CROSS Safety Report
Substitution of cold rolled hollow sections for hot rolled hollow sections
This report is over 2 years old
A reporter was advised by two of their manufacturers that their buyers have purchased cold formed hollow sections rather than the hot formed hollow section which we clearly identified in our calculations.
Key Learning Outcomes
For construction professionals:
Substitution of construction elements, for a lower grade material, should not be made without design team verification
Talk to the design team and regularly discuss your use of products, components, and materials
Consider introducing a quality assurance process that covers the correct use of products, components, and materials on site
Share your knowledge of the behaviour of products, components, and materials
Routinely raise the risks associated with substitutions to contractors and the wider project team
If you are concerned that the correct material grade may not have been installed on site, consider asking the contractor for the material certificates
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The Full Report below has been submitted to CROSS and describes the reporter’s experience. The text has been edited for clarity and to ensure anonymity and confidentiality by removing any identifiable details. If you would like to know more about our secure reporting process or submit a report yourself, please visit the reporting to CROSS-UK page.
We, says another reporter, carry out the structural design work for a number of modular building manufacturers. Very recently we have been advised by two of them that their buyers have purchased cold formed hollow sections rather than the hot formed hollow section which we clearly identified in our calculations.
They have done this because cold formed sections are cheaper although of a lower specification. We are concerned that buyers of structural materials sometimes seem to be cost driven and do not appreciate the importance of the steel grade.
Whilst we have become aware of at least two instances where this has happened and have been able to take steps to remedy it, there may be others where there are buildings with structurally inadequate members.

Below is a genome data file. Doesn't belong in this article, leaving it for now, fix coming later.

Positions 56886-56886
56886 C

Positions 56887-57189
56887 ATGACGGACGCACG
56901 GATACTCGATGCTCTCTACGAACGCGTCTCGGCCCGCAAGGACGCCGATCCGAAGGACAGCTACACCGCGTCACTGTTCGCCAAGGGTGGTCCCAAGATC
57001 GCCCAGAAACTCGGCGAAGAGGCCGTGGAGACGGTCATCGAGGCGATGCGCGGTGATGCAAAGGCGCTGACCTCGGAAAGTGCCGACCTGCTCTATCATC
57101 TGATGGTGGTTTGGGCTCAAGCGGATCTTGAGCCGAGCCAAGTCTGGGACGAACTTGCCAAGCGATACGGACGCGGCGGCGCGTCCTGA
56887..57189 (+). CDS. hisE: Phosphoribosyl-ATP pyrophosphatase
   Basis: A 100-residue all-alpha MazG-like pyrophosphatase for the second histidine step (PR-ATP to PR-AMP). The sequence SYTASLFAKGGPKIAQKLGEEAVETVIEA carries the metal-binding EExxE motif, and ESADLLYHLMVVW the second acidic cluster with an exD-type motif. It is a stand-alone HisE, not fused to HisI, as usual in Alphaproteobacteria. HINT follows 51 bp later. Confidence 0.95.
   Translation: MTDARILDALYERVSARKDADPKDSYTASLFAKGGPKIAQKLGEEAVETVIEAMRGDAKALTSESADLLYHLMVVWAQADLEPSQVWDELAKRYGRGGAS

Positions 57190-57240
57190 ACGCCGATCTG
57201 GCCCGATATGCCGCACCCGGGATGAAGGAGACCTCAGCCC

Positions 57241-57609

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It is worth noting that an alteration to the design (including specification) by 'another' person should be considered under Regulation 11 (ss 3 & 4) of the Construction (Design and Management) Regulations 2007 whereby the Buyer takes on the duties of the 'Designer' and should consider the risks to health and safety (in the construction process and use (of the structure)) that may arise from the alteration to the original specification.
Investigation, should a failure occur, could identify the reason for the failure and at what stage the change in the original specification took place and who was responsible for making that change.
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This is not the first time that CROSS has become aware of unauthorised changes being made without the knowledge of the designers. The unauthorised use of non-structural steel box sections and changes to structural fixings are two more examples. It is difficult for the designer to prevent others from effecting changes other than by making it clear, on drawings, or in accompanying issue slips, that all changes are to be referred to the designer.
Those responsible for value engineering also need to ensure that their decisions do not affect the original design criteria. Concerns of this type need to be brought to the attention of buyers and quantity surveyors. Designers need to remain vigilant to ensure that the materials they specify are used on site.